It’s hammer-and-nail time, folks. If the blog posts I’ve been seeing lately are any indication, people are already thinking in terms of progressive platforms for 2006 and beyond. Over at MyDD, Matt Stoller posted his idea of a platform for 2006, which instantly reminded me of a post I saw over at DemSpeak a couple of weeks ago that presented a short progressive platform.
Matt included the following top items in his 2006 platform recommendations for Democrats.
- Impeach the Secretary of Defense and all other responsible parties for incompetence and criminal negligence in the prosecution of the war in Iraq
- A Constitutional Right to Privacy
- A Higher Minimum Wage
- Universal Health Care
- Universal Free University Education
- National Mass Transit
- Full Corporate Governance Reform to End Corporate Corruption
- National Free Internet Access and Copyright Reform
Over at DemSpeak, AlexD summed up his platform planks under the following headings.
- The only good governtment is a Transparent government
- America needs to kick it’s addiction to foreign oil
- Education is Power
- Basic Healthcare protection is a right
- Full time work should be enough to raise a family
- No matter how you slice it, Pollution is BAD
- Corporations are not “people”
- Privitization: We see what you’re doing and it’s got to stop. now.
- Greet Us with Flowers and Candy Is STILL NOT A PLAN
You’ll have to visit the posts above to get the authors’ exposition on their platform ideas. What I’m interested in is what readers here think about the ideas above and what you would add or change if you were constructing a platform for progressives to run on in 2006 and/or 2008.
Of course, I have some thoughts of my own.
There are some things in both posts that resonate with me right off the bat. Naturally, the idea of a constitutional right to privacy, even if it takes an amendment to ensure it, appeals to me. If nothing else it could mean that sodomy laws are dead, buried, and unlikely to return. And then there’s a host of other issues, including choice, that would be strengthened.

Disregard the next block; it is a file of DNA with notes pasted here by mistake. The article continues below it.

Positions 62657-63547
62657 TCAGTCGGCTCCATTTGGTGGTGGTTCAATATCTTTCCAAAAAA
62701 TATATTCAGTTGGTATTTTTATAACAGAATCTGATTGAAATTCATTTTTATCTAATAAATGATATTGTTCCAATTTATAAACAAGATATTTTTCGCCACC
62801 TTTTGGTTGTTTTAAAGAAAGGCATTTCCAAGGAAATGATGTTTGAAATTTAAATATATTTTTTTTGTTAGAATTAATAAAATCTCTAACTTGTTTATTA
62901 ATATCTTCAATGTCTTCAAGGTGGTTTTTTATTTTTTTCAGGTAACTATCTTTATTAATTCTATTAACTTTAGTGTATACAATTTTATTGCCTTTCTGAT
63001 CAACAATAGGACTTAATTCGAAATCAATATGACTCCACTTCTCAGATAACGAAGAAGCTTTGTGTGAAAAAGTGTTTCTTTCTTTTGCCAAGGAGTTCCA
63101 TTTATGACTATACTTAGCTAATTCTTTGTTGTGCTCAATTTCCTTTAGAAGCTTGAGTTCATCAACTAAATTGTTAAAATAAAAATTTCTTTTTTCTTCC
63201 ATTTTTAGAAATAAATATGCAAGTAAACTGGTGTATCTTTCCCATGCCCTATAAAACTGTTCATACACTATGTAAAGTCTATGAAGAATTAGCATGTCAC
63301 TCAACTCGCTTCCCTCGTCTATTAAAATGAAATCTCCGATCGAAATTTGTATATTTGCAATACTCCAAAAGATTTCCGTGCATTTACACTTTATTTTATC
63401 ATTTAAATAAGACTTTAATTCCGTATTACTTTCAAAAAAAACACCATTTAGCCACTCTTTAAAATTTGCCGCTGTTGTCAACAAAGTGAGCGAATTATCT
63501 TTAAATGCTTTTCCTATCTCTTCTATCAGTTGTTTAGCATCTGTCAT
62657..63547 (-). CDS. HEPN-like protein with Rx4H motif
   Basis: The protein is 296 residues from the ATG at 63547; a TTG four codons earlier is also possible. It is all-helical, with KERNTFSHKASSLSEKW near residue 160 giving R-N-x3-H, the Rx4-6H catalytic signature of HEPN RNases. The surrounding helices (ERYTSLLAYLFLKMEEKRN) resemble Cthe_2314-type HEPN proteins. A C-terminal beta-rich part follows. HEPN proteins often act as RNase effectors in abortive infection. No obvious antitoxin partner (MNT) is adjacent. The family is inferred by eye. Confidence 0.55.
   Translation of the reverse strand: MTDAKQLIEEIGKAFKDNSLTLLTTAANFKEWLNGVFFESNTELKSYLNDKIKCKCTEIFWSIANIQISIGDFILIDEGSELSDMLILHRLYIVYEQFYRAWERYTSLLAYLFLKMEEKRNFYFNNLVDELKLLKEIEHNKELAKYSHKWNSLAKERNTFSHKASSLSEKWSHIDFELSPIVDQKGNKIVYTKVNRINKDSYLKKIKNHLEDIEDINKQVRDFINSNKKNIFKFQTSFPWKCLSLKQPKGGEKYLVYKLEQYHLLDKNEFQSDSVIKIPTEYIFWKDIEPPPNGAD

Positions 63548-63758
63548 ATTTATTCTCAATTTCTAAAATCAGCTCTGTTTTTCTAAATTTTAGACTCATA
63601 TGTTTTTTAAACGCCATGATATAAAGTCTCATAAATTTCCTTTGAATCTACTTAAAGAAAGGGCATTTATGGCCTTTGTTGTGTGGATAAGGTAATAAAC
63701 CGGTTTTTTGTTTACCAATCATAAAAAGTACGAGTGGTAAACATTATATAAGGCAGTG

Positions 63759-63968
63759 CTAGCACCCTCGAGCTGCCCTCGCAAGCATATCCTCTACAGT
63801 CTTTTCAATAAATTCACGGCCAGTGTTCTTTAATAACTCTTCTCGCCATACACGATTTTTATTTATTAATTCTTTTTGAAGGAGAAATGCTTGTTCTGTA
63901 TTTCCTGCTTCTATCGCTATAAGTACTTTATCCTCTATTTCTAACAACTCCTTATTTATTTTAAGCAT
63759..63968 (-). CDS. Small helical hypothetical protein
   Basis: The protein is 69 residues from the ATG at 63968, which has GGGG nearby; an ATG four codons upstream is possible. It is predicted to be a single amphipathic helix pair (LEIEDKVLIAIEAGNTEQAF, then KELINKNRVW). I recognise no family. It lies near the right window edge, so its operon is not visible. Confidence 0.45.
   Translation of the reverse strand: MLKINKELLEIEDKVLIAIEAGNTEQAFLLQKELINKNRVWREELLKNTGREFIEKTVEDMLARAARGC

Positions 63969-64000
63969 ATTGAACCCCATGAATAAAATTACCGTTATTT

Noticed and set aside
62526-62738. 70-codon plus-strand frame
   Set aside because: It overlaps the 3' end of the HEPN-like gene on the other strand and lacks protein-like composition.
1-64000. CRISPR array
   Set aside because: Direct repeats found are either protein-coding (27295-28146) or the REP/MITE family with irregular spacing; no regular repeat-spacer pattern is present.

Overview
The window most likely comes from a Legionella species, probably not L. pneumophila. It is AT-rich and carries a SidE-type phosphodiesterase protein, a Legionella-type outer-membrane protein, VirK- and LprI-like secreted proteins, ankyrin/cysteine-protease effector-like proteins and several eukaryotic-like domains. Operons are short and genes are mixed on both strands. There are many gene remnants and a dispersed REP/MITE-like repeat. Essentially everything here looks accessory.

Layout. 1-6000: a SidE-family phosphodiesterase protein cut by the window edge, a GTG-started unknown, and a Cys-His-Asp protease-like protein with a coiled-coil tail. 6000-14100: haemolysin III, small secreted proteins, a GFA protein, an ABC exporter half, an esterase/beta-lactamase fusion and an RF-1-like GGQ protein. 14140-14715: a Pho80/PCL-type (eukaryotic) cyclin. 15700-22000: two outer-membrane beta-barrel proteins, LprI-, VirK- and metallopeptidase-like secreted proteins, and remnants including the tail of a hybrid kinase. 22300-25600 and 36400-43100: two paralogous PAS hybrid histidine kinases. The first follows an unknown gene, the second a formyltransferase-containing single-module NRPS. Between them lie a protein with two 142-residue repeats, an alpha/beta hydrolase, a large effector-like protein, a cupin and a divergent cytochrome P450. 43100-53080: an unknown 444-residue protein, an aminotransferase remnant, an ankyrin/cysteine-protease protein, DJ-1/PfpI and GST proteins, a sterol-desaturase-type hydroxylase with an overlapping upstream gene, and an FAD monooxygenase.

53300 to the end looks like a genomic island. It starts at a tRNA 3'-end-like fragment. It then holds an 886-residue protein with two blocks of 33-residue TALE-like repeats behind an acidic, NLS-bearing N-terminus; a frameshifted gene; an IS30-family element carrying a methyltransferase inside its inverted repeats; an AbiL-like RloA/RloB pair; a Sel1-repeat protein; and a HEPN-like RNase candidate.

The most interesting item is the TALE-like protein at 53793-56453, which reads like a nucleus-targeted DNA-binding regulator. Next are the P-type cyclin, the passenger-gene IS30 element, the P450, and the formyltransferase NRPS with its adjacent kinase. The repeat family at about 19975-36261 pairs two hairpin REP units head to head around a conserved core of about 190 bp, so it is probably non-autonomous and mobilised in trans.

There are a couple other areas where I think some serious strides could be made. Republicans love to trumpet the words “liberty” and “freedom,” to the point that they become nearly meaningless. I don’t remember who said it first, but it’s worth reminding people that liberty and freedom are useless if you don’t have knowledge of what your right or liberties are and the ability to act on them.
I think most people probably get that, and there are two issues where progressives can make real progress winning people over on that message: education and health care. Without education, you can’t really know what you’re rights or protections are, thus it’s easy to lose them. Without health, and health care to maintain it, you likely won’t be able to to act on your rights or freedoms if you even know what they are.
Of course, these are broad strokes and there are details that need to be worked out. For example, free university education may not be the answer, because university education isn’t necessarily for everyone. But there are tons of ideas out there that can be expanded upon where education is concerned. Maybe alongside university education we need to strengthen and offer more options when it comes to trade schools. Maybe we we need to focus more on continuing education for adults and workers.
But again, what are your thoughts, readers? Here’s your hammer and nails, and the platform is yours to build. What planks would you use?